Mandatory agency fees are paid by all state employees who work in departments or agencies represented by AFSCME and MSEA. The fees are separate from union dues, which some employees -- more than 7,000, in the case of the MSEA -- pay voluntarily. In exchange for the agency fees, unions are required by Maine law to provide a number of services on behalf of all employees, such as representing them in grievances, disciplinary incidents and contract negotiations.

Members of both the MSEA and AFSCME have worked without a contract for several weeks.

Jim Durkin, a regional director of legislation, communication and political action for AFSCME, said employees subject to the contract will take a financial hit in the short term but benefit in the long run from union representation, whether or not they are members.

"What a lot of people who are proponents of 'right to work' and the elimination of agency fees don't realize or perhaps they choose to just ignore is that we have to represent them in disciplinary matters and matters where they've been wronged under the provisions of the contract," said Durkin. "It allows individuals to get a free ride from the union and it drastically depletes union resources, which impacts our ability to provide our members the representation they need and deserve. Right to work is designed to cripple unions and take them out of the game."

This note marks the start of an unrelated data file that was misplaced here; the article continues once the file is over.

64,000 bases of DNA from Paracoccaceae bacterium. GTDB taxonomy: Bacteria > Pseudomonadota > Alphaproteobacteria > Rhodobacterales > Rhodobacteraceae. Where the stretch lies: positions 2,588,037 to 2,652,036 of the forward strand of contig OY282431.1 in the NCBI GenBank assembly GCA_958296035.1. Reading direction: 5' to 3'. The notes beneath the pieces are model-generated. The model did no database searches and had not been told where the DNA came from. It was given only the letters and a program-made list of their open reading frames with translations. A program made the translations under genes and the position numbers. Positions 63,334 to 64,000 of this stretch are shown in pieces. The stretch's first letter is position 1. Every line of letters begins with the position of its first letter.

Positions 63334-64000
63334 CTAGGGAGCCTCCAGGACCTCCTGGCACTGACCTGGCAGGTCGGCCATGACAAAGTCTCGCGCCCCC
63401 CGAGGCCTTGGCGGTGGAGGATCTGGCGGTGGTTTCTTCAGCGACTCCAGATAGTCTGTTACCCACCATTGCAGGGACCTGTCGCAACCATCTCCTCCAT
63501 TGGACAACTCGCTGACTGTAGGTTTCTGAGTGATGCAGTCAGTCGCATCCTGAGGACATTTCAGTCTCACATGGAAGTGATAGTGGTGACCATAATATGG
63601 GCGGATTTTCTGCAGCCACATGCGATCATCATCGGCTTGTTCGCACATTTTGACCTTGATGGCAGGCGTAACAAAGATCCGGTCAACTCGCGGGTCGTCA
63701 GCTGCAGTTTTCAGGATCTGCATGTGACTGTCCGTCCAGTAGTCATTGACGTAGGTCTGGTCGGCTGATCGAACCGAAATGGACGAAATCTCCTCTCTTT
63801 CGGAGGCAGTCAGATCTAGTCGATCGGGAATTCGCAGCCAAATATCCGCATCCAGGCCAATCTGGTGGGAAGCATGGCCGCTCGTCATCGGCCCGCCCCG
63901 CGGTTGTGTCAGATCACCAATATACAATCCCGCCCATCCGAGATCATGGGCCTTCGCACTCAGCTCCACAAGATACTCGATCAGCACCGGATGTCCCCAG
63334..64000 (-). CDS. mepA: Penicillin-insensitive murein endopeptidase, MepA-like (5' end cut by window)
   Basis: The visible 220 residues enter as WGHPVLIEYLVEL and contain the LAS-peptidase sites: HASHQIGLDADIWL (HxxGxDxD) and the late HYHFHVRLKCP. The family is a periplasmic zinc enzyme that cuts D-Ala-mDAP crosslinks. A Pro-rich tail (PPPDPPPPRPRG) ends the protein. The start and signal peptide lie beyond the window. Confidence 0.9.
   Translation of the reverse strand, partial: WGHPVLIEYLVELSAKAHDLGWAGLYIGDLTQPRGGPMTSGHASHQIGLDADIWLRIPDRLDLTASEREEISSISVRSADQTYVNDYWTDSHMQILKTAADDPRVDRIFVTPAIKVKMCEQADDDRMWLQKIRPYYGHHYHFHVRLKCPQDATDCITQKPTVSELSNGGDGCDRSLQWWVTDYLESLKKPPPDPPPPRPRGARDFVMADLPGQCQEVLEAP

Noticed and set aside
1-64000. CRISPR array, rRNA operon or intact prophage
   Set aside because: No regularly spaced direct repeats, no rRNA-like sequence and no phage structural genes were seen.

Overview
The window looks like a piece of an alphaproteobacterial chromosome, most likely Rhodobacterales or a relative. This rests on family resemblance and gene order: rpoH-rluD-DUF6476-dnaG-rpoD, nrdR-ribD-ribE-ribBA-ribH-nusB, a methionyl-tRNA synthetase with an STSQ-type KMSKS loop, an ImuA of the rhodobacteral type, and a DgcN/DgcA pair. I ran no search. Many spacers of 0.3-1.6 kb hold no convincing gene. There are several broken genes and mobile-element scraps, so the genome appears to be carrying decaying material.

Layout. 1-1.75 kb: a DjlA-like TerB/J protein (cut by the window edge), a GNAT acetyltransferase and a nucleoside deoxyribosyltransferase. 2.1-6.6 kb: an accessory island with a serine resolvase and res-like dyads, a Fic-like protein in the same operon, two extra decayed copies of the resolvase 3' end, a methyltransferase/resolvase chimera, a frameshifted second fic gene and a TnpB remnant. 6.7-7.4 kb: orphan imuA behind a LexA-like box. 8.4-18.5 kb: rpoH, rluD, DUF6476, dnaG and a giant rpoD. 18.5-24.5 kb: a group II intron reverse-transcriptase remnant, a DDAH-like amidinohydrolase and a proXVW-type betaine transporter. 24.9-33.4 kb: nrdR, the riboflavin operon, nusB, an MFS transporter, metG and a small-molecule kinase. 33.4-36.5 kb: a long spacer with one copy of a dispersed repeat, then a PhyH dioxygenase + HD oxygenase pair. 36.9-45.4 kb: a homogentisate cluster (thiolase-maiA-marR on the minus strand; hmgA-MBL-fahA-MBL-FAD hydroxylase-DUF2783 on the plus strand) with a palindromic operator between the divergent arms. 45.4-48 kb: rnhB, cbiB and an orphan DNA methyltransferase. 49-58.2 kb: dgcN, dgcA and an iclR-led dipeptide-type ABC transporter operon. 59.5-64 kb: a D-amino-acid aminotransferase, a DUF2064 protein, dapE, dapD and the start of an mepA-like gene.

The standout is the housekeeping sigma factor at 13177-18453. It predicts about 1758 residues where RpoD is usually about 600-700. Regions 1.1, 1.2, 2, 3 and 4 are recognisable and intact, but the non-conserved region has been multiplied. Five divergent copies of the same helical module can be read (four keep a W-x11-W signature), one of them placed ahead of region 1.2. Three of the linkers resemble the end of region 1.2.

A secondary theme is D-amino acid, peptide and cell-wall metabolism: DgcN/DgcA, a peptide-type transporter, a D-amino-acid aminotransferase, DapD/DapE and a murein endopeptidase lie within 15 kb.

Requirements that all state employees contribute financially to labor unions were put in place in 2003 under Democratic Gov. John Baldacci in what was known at the time as "fair share" legislation.

Attempts to eliminate fee requirements for labor unions in Maine are nothing new. In 1948, voters at referendum rejected anti-union measures on the ballot 2-to-1, according to a column in the Bangor Daily News earlier this year by Charles Scontras, a historian at the Bureau of Labor Education at the University of Maine. "Right to work" legislation -- or "right to work for less," as organized labor proponents put it -- has been attempted in Maine numerous times, including throughout LePage's time as governor.